3 RAINY DAYS IN ONE WEEK
I always knew this was coming.
Like mid year exams looming in the distant future.
I’m exceptionally happy about the rain. We desperately need it – our dams are collectively sitting at 20% full. I’d be happy to hike in 200 days of rain – its all about mindset and dressing correctly plays a massive role in this.
I’ve been blessed to have Cape Union Mart (a South African outdoor, hiking, camping – gear and equipment store) come on board as a sponsor. This means they’ll help me stay dry, warm and safe. It was serendipitous that our meeting happened the day before I hiked up in complete mist (which is as good as being in fine rain) and the week before it rained three times.
The rain means the mountain transforms into a winter wonderland of sound and sight as waterfalls appear in places summer hikers would never conceive of. I consider it a great honour to bear witness to these changes that happen hourly as water collects higher up and rushes towards the ocean, as if in its own ‘rush hour traffic’.
This was highlighted on my second rainy day hike when, after a thunderstorm hit us between 3 and 5am, I expected a bigger rush of water at the start of the hike. Strong winds up top meant the cable car wasn’t operational and so I hiked back down; frozen hands dreaming about the gloves I’ll get from Cape Union Mart for just such future days.
Thankfully, my parents sponsored me a proper K-Way rain jacket last year already. When it started raining on the way down I was even more grateful. Well, I say rain, but I didn’t see any water falling to earth. It was more like precipitation seated in Airline Cloud traveling up Platteklip gorge. It was blowing directly into my face. Already warm from ascending 760 vertical meters and on my way back down I felt life flowing through me as life happened all around me.
Every step was as careful as though stepping onto thin cut glass. My Barefoot hikes perfect training for this as I become completely mindful in every step, and lost to anything else happening.
I’m alone on the mountain and I feel absolute peace. Bliss. Gratitude.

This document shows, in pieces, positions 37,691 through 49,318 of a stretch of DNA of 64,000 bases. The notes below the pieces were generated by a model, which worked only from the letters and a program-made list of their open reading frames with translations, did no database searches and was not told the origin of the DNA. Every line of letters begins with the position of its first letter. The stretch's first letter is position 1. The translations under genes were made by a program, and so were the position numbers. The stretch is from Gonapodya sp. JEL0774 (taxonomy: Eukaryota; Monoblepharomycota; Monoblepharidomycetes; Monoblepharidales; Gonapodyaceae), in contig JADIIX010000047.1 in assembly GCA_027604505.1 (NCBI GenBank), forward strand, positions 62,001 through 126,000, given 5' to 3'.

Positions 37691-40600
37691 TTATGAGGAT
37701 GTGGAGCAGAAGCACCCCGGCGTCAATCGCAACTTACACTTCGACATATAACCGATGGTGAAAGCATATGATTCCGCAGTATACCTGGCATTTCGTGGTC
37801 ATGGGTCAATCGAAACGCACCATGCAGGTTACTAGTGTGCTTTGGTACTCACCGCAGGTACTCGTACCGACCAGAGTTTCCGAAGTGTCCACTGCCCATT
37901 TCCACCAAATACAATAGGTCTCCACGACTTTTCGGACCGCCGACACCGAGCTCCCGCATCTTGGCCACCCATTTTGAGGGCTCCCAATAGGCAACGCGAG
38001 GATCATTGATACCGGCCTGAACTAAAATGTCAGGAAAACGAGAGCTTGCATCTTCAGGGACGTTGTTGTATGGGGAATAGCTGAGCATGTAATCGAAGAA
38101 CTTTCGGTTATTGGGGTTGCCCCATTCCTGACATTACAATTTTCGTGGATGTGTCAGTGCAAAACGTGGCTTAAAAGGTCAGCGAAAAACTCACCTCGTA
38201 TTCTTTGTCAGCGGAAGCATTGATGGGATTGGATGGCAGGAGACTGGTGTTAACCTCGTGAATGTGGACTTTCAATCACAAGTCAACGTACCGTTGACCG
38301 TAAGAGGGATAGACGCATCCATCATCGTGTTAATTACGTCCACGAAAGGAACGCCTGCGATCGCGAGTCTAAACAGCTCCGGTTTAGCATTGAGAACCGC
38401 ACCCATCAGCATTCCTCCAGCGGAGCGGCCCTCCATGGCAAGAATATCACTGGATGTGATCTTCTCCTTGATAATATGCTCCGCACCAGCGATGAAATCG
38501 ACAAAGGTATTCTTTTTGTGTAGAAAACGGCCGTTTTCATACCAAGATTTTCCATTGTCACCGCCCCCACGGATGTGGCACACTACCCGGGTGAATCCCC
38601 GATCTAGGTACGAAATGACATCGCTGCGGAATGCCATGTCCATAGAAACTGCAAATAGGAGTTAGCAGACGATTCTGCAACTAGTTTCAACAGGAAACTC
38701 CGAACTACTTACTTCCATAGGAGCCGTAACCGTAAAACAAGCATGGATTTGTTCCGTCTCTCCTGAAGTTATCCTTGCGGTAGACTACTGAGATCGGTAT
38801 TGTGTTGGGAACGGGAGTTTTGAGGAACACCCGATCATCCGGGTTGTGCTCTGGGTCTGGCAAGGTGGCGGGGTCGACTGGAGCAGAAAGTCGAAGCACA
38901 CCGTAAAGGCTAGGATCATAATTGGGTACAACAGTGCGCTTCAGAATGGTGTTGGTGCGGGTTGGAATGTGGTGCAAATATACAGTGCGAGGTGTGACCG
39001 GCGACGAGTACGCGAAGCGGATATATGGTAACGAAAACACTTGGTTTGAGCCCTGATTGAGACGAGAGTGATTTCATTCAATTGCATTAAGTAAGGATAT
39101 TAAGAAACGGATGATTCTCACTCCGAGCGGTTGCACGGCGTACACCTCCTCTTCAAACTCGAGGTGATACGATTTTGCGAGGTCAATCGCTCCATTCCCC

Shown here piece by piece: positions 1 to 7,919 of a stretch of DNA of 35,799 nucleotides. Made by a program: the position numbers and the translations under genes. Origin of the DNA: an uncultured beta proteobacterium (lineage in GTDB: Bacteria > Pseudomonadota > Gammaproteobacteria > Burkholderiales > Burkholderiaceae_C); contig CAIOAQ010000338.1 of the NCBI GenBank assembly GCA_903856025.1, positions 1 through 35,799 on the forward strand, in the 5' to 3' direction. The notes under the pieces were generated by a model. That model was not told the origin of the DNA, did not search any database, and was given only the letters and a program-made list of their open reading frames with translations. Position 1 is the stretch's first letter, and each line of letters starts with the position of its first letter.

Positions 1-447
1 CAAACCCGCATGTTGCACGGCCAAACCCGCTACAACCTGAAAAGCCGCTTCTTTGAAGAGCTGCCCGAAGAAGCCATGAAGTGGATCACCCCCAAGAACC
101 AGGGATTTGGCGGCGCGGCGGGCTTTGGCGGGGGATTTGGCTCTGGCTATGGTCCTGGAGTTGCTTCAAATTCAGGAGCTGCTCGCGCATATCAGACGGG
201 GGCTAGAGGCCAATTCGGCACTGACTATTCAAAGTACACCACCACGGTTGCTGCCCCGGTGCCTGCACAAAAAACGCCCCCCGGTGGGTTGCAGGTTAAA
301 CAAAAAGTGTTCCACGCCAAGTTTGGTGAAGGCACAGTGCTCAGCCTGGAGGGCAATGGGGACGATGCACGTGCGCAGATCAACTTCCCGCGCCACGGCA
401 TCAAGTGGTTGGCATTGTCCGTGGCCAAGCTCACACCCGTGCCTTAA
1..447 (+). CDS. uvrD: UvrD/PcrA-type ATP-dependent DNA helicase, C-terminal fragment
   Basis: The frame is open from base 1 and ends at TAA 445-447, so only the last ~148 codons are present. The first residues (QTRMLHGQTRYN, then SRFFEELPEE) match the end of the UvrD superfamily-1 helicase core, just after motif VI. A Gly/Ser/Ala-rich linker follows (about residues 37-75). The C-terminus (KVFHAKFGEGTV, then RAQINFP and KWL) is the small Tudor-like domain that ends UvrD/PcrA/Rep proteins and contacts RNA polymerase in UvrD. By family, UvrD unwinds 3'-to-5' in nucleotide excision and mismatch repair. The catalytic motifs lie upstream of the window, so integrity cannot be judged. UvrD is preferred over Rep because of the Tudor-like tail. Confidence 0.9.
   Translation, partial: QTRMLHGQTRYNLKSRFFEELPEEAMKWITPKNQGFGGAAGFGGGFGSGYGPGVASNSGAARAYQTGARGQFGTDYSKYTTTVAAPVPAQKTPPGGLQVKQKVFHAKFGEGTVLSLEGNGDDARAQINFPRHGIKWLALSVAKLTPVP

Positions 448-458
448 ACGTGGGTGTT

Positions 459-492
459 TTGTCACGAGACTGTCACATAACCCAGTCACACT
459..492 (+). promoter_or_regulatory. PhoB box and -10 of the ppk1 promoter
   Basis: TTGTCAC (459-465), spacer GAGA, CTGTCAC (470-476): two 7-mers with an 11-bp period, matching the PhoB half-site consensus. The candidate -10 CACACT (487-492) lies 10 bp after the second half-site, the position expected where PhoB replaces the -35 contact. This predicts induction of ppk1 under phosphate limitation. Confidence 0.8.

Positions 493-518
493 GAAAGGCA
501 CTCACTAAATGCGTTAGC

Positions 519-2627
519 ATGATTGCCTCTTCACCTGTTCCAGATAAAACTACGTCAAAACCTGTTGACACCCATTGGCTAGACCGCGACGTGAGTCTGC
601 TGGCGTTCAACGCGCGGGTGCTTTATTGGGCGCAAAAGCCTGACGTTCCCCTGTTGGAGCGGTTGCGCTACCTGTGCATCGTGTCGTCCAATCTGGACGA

Some tourists have started hiking up (with appropriate gear, which is a first) and have just made it to half way as the rain and wind picks up. They turn back wisely, and I see them up top the mountain on day three – ironically also a misty and cold day with rain.
Day three the cable car, however, is working and cold soaked hikers fill the wifi lounge huddled around coffee cups.
Mervi, all the way from Holland with her husband, had heard about me through a friend and pushed on through the rainy bit to experience Table Mountain in a way most people avoid. Her smile at the end echoed her understanding of what she had just achieved.
Once again, the weather had been incorrectly ‘predicted’ and rain slammed into our faces at the top. Having hiked back down the previous day my heart sat heavy at the prospect of the cable car being closed. This wasn’t in the script for Mervi’s hike up and, conscious of time, hoped it worked for them to do more exploring in Cape Town. Thankfully, that wasn’t a problem and we were able to enjoy a fantastic lunch at The Roundhouse where they spoiled me.
Here’s to the next 122 days
For the first time in my life, I’m creating my own adversity instead of waiting for it to happen to me. Reading this and my previous blogs this year gives you a snippet into the support I receive to make this possible.
I’m not doing this alone.
This happens because of my family, close friends, new friends and even strangers messages on social media’s support. Together we understand that this is about a greater purpose: empowering those without the means to empower themselves (yet) – this is how I’ve climbed over 366 000 stairs.
Never underestimate the power your positive words of encouragement has on the recipient.
This post is dedicated to all the people that have donated and the 215 people that have hiked up with me to date. Together we are making Madiba proud.
Andrew Patterson has embarked on an ambitious project in 2018 to climb Table Mountain 365 times. This is all in aid of raising money and awareness for three organizations:
The Sunflower Fund – building a database for Leukemia
Habitat for Humanity – building homes for those living in poverty
One Heart – helping under resourced schools teach children to read.
To pledge your support and invest in this project visit: https://www.backabuddy.co.za/365-ubuntuclimbs